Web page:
An Investment Lifeboat Drill Now Can Help Weather Future Disaster

By Carl Richards

06-09-2015

Calm water makes a lifeboat drill much easier. We aren’t fighting the waves or the fear we feel during an emergency. Still, if the worst happens, and the drill becomes reality, at least we’ve rehearsed. We’ll know exactly what we are supposed do.

With the markets relatively calm, now is the perfect time for an investor lifeboat drill. But to get the most out of this drill we need to remember how we felt seven years ago when the markets were getting scary.

Remember the days when even smart, reputable people shouted gloom and doom from the rooftops? If not (or if you’ve blocked it out), let me give you the abridged version: It was terrifying.

The United States government was bailing out private companies that were “too big to fail.” We were reading shocking headlines on a regular basis:

With those memories and emotions in mind, let’s start the first drill.

Take out a blank piece of paper. Grab two Sharpies, one red, one black. Write $250,000 in black in the upper left corner. Then, write $225,000 in the lower right corner. Use the red Sharpie to draw a down arrow from left to right to represent a market drop of 10 percent. How do you feel?

It’s probably feels a little uncomfortable, but you’re prepared. You’ve read about market corrections. During the last 70 years, markets have undergone 27 corrections. They aren’t unusual. You’ll buy stocks through the dip, perhaps through automated purchases through a retirement account.

For the second drill, pull out another piece of paper. Write $250,000 in the left corner and $200,000 in the right corner. Draw a scarier red arrow because now we’re talking about a loss of 20 percent.

Things are more serious at 20 percent. After all, market declines of 20 percent or more qualify as bear markets. But you’re still O.K. You’ll grit your teeth and continue to buy more stock at regular intervals because you believe Warren Buffett, who says you should be greedy when others are fearful.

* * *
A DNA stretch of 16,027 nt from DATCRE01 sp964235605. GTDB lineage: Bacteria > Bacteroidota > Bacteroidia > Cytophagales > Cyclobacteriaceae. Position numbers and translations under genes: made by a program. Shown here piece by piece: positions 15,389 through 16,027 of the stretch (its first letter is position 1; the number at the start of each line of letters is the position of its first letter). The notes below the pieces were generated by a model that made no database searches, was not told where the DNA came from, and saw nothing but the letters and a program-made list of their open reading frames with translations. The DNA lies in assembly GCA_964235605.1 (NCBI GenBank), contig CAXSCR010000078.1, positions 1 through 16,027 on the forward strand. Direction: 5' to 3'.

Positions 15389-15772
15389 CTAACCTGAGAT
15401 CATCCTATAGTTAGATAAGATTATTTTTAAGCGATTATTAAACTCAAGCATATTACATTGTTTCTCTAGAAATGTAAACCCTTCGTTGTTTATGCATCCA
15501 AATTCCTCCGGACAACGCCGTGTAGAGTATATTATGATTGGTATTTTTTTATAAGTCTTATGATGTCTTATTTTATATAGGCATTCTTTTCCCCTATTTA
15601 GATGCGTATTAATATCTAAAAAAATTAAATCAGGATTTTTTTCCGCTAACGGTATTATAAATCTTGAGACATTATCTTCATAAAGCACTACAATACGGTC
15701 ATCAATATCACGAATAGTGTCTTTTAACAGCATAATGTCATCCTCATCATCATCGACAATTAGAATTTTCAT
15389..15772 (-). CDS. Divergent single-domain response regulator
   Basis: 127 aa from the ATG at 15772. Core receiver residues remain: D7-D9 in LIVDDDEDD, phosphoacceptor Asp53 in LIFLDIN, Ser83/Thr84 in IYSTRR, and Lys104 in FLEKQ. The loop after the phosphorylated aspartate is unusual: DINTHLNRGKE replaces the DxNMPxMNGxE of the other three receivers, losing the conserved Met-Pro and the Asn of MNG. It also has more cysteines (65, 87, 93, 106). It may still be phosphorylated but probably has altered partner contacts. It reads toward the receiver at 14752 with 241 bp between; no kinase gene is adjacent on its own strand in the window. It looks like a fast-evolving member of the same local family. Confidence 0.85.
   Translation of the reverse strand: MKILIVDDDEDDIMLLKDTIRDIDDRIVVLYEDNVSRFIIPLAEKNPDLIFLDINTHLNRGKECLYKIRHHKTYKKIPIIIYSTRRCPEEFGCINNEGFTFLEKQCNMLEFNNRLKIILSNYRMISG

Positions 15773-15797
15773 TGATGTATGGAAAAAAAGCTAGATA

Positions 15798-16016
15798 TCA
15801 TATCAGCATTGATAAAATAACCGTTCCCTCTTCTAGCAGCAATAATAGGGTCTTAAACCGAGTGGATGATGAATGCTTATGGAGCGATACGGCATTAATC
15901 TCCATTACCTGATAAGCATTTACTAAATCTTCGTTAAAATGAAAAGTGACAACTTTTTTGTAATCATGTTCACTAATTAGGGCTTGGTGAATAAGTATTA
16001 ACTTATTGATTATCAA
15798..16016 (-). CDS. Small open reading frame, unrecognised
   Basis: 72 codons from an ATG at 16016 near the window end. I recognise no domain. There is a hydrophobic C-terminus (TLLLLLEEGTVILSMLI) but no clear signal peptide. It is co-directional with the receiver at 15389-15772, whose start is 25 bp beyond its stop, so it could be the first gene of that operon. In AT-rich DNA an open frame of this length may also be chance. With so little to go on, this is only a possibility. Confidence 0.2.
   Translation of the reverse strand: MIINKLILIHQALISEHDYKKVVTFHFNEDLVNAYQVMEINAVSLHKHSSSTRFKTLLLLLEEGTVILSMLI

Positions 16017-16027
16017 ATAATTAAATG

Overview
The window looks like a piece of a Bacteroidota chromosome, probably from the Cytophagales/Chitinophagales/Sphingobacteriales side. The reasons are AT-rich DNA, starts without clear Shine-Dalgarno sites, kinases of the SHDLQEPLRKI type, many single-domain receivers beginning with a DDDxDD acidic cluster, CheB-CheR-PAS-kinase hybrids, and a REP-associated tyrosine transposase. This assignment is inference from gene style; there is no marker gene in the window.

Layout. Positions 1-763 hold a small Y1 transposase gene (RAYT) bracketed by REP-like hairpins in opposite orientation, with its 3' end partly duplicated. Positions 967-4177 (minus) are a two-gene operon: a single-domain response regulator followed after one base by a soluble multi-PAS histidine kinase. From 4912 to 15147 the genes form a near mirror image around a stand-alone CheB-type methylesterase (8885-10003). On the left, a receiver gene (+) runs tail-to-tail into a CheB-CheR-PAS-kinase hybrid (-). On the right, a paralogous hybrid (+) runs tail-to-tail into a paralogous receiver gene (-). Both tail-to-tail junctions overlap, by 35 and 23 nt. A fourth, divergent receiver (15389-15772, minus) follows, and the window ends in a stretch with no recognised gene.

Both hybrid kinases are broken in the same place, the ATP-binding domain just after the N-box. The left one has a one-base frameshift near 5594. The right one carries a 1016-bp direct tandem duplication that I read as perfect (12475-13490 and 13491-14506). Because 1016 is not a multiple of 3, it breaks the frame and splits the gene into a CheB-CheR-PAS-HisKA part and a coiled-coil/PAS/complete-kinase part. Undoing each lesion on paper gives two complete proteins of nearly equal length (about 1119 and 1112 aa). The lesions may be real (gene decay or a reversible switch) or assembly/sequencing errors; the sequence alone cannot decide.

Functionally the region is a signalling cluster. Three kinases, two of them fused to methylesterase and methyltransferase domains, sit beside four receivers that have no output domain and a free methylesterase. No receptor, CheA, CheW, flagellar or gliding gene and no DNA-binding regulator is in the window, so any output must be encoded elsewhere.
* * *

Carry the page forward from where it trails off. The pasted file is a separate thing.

The third drill will prove the most challenging. We’re going to focus on the “or more” part of the last drill. Think back to the market highs in 2007 and the market lows in 2009. The broad stock market index dropped over 50 percent. Write down those numbers on a third piece of paper. That’s $250,000 and $125,000. What will you do?

We know what many people did last time. They jumped overboard instead of getting into the lifeboat. History shows us the markets recovered. However, right at that moment, they just wanted the pain to stop, so they sold all their stocks.

I understand that this lifeboat drill seems academic, maybe even a little silly. Why do we need to think about what the markets might do? Sure, they’re not really doing anything right now. But that could change at any time.

To be clear, I’m not predicting a correction or stating that we’re in the midst of a bubble. I don’t appear on television often enough to predict something like that. Since 1945, however, we’ve averaged one correction every couple of years. We haven’t had a correction of 10 percent or more in roughly 43 months.

Even if we plan to buy through the next dip, no matter how big or small, we’re fools if we miss the opportunity to practice how we’ll react. The correction might only be a 10 percent decline. But it might be 40 percent. We don’t know, and that’s the point.

Don’t treat this exercise like the fire drill at work where only half the people leave the building. Give serious though to your investments. How would you react if any of your lifeboat drills became reality? Could you make yourself buy during a scary market?

Have a conversation with someone you trust, like your adviser or spouse or best friend, to talk through the options. Build a portfolio with a broad mix of investments that might help keep you from jumping overboard if they all don’t fall at once. If there’s even a possibility that you might have a hard time staying in the boat, now is the time to figure it out.


This commentary originally appeared May 18 on NYTimes.com

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